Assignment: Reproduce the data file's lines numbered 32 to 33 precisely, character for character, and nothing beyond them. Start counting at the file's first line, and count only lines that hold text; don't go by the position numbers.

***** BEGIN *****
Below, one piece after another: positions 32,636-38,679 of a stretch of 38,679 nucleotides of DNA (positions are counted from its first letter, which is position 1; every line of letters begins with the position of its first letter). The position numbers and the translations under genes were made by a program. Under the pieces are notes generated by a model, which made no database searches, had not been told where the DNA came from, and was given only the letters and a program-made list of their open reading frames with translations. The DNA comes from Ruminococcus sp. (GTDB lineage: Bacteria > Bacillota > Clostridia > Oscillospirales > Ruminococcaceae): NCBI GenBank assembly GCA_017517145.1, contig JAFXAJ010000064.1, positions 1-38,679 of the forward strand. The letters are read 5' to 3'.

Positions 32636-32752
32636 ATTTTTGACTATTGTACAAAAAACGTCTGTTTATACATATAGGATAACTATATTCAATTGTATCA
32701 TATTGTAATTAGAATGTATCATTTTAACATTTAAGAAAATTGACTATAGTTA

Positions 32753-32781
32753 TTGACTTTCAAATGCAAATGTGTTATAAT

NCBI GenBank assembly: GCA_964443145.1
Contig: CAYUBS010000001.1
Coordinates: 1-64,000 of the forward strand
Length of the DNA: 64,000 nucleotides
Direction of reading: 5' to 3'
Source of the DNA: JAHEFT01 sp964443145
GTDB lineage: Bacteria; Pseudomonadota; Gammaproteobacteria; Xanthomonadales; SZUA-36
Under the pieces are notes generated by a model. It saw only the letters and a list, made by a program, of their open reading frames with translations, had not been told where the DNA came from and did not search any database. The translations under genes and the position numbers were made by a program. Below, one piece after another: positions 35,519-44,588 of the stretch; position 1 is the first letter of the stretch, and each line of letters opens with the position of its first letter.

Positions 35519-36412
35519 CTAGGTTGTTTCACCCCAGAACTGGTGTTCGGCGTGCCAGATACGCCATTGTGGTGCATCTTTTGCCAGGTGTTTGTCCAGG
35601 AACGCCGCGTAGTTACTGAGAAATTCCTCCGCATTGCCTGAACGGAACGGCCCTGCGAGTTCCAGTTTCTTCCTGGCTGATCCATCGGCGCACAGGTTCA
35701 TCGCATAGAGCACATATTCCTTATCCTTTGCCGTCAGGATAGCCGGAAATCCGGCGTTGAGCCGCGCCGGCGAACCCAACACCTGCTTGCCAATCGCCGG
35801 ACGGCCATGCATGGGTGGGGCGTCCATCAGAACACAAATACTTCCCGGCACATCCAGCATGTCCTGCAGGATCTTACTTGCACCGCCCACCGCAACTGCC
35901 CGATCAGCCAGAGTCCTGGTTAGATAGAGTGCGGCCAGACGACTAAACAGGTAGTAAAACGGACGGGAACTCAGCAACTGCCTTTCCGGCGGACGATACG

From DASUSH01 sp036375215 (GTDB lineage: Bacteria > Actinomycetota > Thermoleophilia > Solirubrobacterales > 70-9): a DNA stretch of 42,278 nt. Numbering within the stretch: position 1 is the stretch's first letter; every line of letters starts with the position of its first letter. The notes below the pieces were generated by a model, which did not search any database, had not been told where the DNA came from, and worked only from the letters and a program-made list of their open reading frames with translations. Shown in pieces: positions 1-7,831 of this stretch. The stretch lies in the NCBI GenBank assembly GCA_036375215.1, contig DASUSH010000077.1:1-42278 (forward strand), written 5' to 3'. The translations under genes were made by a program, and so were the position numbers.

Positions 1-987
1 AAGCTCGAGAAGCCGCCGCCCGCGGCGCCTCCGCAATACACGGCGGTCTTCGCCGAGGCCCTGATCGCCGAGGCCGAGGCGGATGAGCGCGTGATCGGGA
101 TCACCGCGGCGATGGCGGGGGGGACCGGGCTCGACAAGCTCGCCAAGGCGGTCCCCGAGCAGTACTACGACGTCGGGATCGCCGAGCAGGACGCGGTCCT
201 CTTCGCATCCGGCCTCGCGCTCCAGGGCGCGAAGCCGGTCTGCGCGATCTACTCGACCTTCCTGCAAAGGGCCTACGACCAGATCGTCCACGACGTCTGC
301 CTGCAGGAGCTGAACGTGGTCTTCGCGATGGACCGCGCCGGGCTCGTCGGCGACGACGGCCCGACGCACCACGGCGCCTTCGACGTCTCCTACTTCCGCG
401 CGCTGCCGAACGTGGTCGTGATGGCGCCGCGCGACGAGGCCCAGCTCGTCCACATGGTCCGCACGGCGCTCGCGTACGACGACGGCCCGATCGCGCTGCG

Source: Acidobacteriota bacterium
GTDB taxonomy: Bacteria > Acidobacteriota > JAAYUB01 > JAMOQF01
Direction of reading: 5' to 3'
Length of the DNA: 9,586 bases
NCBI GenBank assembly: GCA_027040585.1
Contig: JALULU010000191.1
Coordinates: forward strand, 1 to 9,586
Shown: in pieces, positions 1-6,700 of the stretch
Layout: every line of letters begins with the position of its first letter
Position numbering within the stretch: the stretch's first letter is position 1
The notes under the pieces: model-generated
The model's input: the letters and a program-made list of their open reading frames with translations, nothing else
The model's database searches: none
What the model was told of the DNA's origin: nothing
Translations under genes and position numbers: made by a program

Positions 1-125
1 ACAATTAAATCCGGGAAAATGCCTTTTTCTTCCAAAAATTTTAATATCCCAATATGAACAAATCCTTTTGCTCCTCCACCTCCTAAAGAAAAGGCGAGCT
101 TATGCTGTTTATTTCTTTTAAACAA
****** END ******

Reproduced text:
NCBI GenBank assembly: GCA_027040585.1
Contig: JALULU010000191.1